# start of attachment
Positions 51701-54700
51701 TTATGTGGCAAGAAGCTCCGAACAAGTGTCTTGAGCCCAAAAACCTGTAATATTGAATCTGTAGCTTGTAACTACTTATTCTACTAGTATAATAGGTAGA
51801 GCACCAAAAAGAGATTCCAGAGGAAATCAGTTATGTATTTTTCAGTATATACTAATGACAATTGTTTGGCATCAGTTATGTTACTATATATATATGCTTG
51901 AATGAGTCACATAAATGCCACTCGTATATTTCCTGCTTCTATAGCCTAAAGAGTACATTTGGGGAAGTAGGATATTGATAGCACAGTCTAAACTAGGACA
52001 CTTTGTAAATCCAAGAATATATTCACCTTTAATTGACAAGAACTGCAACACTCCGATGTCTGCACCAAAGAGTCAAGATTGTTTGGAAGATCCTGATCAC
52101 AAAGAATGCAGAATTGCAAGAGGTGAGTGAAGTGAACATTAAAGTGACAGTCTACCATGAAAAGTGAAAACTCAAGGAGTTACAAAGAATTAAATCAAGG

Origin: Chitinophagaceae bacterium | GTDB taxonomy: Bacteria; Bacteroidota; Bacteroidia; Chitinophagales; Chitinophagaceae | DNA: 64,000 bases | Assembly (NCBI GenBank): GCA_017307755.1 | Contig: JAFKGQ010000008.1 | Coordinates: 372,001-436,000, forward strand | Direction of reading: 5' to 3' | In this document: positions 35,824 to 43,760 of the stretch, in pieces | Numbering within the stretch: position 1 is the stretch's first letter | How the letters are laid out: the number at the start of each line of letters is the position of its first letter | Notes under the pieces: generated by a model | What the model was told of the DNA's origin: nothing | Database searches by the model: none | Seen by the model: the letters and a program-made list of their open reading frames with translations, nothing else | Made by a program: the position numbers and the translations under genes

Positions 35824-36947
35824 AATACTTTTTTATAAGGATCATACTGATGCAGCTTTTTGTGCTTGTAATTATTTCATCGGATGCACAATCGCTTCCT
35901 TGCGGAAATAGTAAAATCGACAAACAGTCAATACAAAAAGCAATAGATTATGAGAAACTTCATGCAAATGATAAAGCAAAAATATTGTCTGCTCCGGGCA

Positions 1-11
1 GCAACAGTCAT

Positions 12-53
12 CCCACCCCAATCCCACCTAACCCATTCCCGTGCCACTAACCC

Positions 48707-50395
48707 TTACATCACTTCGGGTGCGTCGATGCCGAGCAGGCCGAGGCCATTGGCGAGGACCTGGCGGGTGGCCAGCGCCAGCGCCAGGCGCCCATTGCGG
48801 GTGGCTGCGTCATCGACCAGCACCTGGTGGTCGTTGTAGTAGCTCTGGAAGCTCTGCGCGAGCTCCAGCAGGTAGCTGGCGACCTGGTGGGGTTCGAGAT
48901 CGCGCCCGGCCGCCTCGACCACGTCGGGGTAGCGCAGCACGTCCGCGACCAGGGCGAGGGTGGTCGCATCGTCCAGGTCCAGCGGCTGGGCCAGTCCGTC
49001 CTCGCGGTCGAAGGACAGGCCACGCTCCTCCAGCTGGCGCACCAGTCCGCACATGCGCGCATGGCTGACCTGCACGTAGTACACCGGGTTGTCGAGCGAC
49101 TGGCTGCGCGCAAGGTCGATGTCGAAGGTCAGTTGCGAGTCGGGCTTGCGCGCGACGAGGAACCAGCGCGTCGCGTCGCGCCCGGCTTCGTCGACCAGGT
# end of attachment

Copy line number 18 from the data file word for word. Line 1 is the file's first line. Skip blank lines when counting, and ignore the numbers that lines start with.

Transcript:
48901 CGCGCCCGGCCGCCTCGACCACGTCGGGGTAGCGCAGCACGTCCGCGACCAGGGCGAGGGTGGTCGCATCGTCCAGGTCCAGCGGCTGGGCCAGTCCGTC